Some goals for the voice of men: The start of men studies, raising the issue that 80 of suicides are men, starting to recognize discrimination/sexism of men, child custody rights, against the shaming of boys emotional lives, the double standaards towards all men issues having to be strong making it hard to speak up about men issues, male rape, aggresive feminism, unequal sentencing. List is long and suprisingly unknown..

  9. men are getting a voice

    and yes anonymous men, men are valued less.. Men = strength women=lovable. The main stereotype is as easy as that. It sounds stupid, but it can be underbuilt with lots of examples in every part of life. Killing somebody that is lovable is of course worse than something that is strong..

  10. men are getting a voice

    don’t think speaking up about this stuff is simple. This conference needed protection of more than six policemen and has revieced terrorist threats. Offcourse also misrepresentation in the media and then the feminist derailing stuff. The mysoginist and weakness shaming. But it won’t stop these people, just speaking up about their human issues.

  11. Just a guy

    This struck a chord in me and I would like to share a personal perspective. First of all, I have the utmost sympathy and concern for anyone that has to deal with (sexual) violence. I can imagine women may experience more ‘fear’ as – forgive me for not having exact figures – I can understand they would have to deal with these issues more often. However, as a man I have experienced a personal conflict.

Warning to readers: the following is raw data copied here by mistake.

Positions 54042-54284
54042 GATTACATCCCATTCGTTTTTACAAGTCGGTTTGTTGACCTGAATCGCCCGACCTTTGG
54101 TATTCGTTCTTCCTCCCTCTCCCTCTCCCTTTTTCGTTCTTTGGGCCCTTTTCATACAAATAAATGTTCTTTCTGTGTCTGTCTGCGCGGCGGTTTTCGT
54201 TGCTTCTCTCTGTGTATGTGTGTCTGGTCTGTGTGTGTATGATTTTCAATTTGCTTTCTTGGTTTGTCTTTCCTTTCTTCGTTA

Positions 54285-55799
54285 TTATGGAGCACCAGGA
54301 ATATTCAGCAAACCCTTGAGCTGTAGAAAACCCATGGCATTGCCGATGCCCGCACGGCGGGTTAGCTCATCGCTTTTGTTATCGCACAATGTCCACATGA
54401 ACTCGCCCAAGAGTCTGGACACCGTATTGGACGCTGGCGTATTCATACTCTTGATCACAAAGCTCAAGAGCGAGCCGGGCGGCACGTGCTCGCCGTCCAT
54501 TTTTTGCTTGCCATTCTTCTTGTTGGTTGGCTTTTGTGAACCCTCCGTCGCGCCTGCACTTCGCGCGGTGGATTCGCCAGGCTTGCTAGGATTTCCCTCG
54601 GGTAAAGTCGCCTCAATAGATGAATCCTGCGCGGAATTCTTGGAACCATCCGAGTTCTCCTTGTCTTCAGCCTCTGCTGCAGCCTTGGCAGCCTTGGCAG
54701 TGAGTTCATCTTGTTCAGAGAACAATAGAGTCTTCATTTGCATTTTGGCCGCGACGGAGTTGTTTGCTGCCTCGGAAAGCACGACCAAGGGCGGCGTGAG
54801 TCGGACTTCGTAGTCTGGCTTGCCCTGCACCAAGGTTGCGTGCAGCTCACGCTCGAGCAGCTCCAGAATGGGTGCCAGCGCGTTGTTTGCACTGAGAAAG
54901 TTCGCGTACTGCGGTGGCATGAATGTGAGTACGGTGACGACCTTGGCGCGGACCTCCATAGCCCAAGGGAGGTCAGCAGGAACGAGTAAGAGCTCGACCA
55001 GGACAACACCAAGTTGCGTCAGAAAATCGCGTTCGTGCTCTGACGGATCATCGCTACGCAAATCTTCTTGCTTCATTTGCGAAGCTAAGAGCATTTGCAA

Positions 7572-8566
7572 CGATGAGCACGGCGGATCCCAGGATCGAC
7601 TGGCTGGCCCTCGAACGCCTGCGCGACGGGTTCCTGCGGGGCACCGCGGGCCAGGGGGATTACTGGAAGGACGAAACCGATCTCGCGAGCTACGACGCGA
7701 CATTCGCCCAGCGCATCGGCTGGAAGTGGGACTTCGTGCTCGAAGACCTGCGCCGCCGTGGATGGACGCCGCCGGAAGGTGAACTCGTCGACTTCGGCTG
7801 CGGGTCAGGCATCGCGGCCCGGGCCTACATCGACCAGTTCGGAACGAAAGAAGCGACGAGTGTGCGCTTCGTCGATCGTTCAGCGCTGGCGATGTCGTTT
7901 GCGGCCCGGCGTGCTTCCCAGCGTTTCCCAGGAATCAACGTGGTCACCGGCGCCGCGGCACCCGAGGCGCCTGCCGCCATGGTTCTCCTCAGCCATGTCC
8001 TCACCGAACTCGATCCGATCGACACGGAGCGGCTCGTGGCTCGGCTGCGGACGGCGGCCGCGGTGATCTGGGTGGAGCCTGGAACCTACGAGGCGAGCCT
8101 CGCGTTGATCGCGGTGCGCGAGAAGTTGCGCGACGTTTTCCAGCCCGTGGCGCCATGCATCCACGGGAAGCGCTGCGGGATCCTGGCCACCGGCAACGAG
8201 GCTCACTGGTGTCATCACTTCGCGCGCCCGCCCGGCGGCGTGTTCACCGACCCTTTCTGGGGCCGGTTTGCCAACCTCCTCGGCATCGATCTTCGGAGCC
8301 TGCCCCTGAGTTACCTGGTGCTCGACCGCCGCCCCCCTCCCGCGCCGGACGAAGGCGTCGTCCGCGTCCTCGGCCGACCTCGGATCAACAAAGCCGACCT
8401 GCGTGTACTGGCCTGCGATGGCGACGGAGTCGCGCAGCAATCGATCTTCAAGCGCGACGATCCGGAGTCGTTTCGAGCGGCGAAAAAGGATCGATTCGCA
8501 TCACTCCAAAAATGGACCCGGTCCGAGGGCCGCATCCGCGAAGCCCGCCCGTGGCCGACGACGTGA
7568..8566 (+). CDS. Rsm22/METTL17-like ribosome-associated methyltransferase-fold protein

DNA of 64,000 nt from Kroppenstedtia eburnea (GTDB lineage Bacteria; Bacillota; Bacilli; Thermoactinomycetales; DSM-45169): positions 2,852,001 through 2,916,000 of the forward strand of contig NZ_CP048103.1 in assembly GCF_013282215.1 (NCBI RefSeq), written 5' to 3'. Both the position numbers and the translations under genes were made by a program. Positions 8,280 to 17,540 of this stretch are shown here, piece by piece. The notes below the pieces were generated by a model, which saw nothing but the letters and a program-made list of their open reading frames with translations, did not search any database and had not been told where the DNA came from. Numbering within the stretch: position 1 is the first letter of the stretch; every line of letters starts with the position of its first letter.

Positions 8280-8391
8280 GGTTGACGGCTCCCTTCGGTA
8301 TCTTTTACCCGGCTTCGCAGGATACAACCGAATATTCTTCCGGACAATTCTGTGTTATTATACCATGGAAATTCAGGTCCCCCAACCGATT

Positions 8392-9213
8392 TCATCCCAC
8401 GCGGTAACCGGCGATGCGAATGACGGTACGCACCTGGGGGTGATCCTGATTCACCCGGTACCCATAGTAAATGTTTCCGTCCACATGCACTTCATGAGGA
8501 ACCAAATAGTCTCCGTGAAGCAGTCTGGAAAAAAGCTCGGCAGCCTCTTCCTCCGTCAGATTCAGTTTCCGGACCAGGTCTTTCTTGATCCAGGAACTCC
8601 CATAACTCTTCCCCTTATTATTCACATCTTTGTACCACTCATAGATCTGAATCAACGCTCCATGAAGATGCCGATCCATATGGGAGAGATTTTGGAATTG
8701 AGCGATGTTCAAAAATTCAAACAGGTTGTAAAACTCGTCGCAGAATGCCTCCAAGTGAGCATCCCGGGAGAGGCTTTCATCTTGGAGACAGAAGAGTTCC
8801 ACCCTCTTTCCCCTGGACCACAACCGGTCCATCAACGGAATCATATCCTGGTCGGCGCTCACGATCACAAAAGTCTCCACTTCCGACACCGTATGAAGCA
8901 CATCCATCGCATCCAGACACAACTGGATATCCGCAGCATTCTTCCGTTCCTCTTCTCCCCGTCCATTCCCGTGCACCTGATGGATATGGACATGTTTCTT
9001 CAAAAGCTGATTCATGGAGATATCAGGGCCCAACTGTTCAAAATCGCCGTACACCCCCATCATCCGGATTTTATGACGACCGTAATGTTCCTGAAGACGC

On the one hand I did strive to be the idealtype of ‘gentleman’-prototype of a respectful, understanding, kind and patient man where any hint of sexism or underplaying these real problems is to be avoided. On the other hand, where I also have a healthy libido and enjoy bdsm, it sometimes felt like women were anything but sexual beings!

    So too much emphasis on how men are naturally horrible shallow and pushy creaturs actually instilled shame and guilt in me for in any way looking at an attractive woman, or even seeing her as beautiful or in any sexual way. And how do you combine that with (consensually) tying a woman up and hitting her? So to speak.

    In other words, for me rather than actually promoting healthy relationships with women and exploring my sexuality, It rather put women on a separate, almost mythical non-sexual superior position where I would avoid initiating anything because it might be inappropriate or some way non-consensual, and above all, keeping desires separately. I can tell you, that just leads to either being led-on or leading yourself on because you’re not engaging with women and flirting in an open way where possible romance is explored- i.e. women think I’m uninterested or uninteresting or I can’t tell what they’re thinking. Or settling for unfullfilling flings when bottled up sexual frustrations inevitably come out. This version of Dr. Jekyll and Mr. Hyde isn’t healthy for anyone.